Maize straw/stover

Frank Kuechenmeister

Maize straw/stover normally consists of variable proportions of the leaves, stalks, and cobs of maize plants left in a field after harvest. It can be a valuable addition in ruminant feeding (dairy, beef, heifers, small ruminants) as it has the highest feeding value of all cereal straws. It is also a good source of fiber which can replace cereal straws if they are not available, or if additional fiber is needed or if there is a lack of forages.

It can yield between 6-13t DM/ha, but approximately only 40-60% is harvestable due to harvest technology. It is also a valuable addition for Biogas production. The Biogas yield of 1 kg DM of maize stover/straw can be up 80-90% biogas compared to 1 kg DM of conventional maize silage. Maize stover can be stored as silage or dry as straw.

Figure 1: Harvest of maize kernels

 

Harvest and ensiling

Maize stover/straw has a very variable dry matter, yield and chemical composition due to harvest times, harvest techniques, varieties and climate conditions, but this shouldn’t make producers discount this straw as a valuable addition to their feeding programmes.

There are two ways of harvesting the crop, the first is to harvest just the stubbles with a chopper the second is to bring the maize stover to a windrow (Figure 2) with common or specialized technique and pick it up with a chopper (Figure 3) or a loading wagon.

Harvesting should be done within 24 hours after kernel harvest as feeding values and ensiling properties will change significantly due to maturation and microbial processes, e.g. sugar and protein content as well as digestibility will decrease while fiber, DM and mycotoxin levels can increase.

Harvesting and ensiling tips

  • Avoid soil contamination and check swathing equipment
  • DM highly variable: Between 25-80%
  • Water-soluble carbohydrates: 5-12% in DM
  • Bulk density of fresh chopped material is around 65 kg DM/m3
  • Compacted density in the silo under practical conditions will be around 100-180 kg DM/m3, but the higher the compaction, the better quality silage produced
  • Use an oxygen barrier cover
  • Due to difficult compaction, there is a high risk of reheating and molding at feed out. To reduce that risk, following good silo management procedures. The use of a silage inoculant that is proven to improve aerobic stability of opening is highly recommended.

Figure 2. Maize stover/straw in a windrow

Figure 3. Picking up the windrow with a chopper

 

Figure 4. Making maize stover/straw silage

 

Figure 5. Maize stover/straw silage

Feeding

The feed value is highly variable (Table 1) and depends on the maturity of the plant at harvest, but it should be fed like other cereal straws or grass hay.

Attention should be paid as to all crops with high sugars to the possibility of mycotoxins. It is recommended that as well as testing for feed values, the silage is tested for mycotoxins and a applicable mycotoxin binder added to the TMR to ensure no issues are encountered.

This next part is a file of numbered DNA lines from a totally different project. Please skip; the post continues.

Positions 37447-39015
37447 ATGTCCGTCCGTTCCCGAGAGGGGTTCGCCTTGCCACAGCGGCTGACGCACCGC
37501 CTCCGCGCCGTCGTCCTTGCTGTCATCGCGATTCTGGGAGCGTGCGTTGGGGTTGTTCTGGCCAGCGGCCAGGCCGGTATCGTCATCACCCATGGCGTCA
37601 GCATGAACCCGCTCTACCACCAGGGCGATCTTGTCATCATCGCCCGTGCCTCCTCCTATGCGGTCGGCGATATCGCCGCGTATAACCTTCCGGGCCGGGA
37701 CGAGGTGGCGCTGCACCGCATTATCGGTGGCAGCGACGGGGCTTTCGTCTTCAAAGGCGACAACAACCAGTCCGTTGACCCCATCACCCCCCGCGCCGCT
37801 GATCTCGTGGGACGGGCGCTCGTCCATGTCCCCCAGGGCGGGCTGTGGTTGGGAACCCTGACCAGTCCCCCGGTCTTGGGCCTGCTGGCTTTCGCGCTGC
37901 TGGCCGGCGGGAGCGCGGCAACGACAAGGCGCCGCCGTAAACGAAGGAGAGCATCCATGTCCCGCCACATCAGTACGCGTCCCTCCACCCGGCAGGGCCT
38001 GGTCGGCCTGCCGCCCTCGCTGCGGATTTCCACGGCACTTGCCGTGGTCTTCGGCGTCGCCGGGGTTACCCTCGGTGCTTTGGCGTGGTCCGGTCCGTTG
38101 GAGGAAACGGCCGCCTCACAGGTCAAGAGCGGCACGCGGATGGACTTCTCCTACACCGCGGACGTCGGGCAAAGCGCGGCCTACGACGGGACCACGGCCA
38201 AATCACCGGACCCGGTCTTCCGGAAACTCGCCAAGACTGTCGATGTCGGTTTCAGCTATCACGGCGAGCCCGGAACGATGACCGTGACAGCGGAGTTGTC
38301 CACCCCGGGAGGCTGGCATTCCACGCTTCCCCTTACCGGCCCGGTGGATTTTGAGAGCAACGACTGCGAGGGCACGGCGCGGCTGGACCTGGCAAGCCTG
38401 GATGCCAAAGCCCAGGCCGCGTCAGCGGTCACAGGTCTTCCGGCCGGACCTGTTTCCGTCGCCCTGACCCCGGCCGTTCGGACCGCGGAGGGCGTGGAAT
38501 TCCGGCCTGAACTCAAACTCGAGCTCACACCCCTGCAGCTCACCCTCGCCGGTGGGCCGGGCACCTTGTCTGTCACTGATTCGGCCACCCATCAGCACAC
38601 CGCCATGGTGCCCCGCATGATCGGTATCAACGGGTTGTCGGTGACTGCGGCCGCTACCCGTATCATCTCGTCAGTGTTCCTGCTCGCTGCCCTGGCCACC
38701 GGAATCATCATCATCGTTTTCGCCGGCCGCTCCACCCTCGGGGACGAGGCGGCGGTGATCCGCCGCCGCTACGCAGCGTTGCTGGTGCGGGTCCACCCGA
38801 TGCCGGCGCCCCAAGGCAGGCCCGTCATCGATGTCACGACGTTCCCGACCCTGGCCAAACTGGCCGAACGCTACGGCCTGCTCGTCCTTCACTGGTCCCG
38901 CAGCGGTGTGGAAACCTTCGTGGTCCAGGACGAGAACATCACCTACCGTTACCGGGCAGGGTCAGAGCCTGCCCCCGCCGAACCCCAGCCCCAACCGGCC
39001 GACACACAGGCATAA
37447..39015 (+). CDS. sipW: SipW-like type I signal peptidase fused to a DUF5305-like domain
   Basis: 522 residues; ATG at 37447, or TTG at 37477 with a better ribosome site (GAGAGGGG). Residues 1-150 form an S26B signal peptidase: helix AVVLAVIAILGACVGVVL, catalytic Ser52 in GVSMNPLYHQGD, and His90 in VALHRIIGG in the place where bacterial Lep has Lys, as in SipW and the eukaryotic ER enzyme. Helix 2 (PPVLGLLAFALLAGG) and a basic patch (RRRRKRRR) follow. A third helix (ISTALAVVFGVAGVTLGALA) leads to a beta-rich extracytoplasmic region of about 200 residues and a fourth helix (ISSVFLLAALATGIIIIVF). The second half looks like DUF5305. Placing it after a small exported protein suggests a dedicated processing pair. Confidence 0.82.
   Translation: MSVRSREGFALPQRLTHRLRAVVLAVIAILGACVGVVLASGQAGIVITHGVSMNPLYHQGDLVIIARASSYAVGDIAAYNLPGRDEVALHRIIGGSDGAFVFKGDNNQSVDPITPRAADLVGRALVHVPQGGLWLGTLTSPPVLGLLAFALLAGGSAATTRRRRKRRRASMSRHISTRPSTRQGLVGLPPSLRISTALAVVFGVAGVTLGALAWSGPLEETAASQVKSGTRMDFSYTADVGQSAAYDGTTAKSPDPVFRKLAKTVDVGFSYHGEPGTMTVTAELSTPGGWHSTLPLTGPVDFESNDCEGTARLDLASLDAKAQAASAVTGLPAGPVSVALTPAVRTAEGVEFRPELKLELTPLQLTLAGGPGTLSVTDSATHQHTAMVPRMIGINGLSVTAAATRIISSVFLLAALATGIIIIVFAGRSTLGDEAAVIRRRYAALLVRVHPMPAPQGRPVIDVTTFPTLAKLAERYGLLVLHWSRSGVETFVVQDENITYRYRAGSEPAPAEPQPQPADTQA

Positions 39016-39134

Table 1: Chemical composition of maize stover/straw

Literature and further information

Adebowale E. A., 1992, Maize residues as ruminant feed resources in Nigeria. In Branckaert R. D. S. (Ed.) Better feeding for improved production. World Animal Review, FAO http://www.fao.org/3/U8750T/u8750T0d.htm

Bostami A. B. M. R., Khan R. I., Amin M. R., Sarker N. R., Pervage S., Hasan K., 2008, Effects of addition of molasses and period of preservation on physical and nutritional properties of maize stover silage. Bang. J. Anim. Sci. 37. 42-51

Feedipedia, Maize stover. https://www.feedipedia.org/node/16072

Fleschhut M., Thurner S., Ostertag J., Eder J., 2017, Abschlussbericht zum Forschungsvorhaben Verwertung von Körnermaisstroh für die Biogasproduktion (N/14/07). Bayerische Landesanstalt für Landwirtschat (LfL) https://www.lfl.bayern.de/ipz/mais/076707/index.php?fontsize=1

Katoch R., Tripathi A. A., Sood S., 2017, Improving nutritive value of maize stover – A review. Forage Res. 43. 174-180

Prada e Silva L. F., Cassoli L. D., Roman Junior L. C., de Oliveira Rodrigues A. C., Machado P. F., 2008, In situ degradability of corn stover and elephant-grass harvested at four stages of maturity. Sci. Agric. (Piracicaba, Braz.) 65. 595-603

Tang S. X., Li F. W., Gan J., Wang M., Zhou C. S., Sun Z. H., Han X. F., Tan Z. L. 2011, Effects of sown season and maturity stage on in vitro fermentation and in sacco degradation characteristics of new variety maize stover. Asian-Aust. J. Anim. Sci. 24. 781-790

Terler G., Gruber L., Knaus W. F., 2019, Nutritive value of ensiled maize stover from nine different varieties harvested at three different stages of maturity. Grass Forage Sci. 74. 53-64

Thurner S., Burger T., Dandikas V., Schaffner S., Ganal M., Kirchmeier H., Strobl M., 2019, Körnermaisstroh. Arbeitsgemeinschaft Landtechnik und Landwirtschaftliches Bauwesen in Bayern e.V. (ALB) (Ed.) https://www.biogas-forum-bayern.de/media/files/0005/k-rnermaisstroh.pdf

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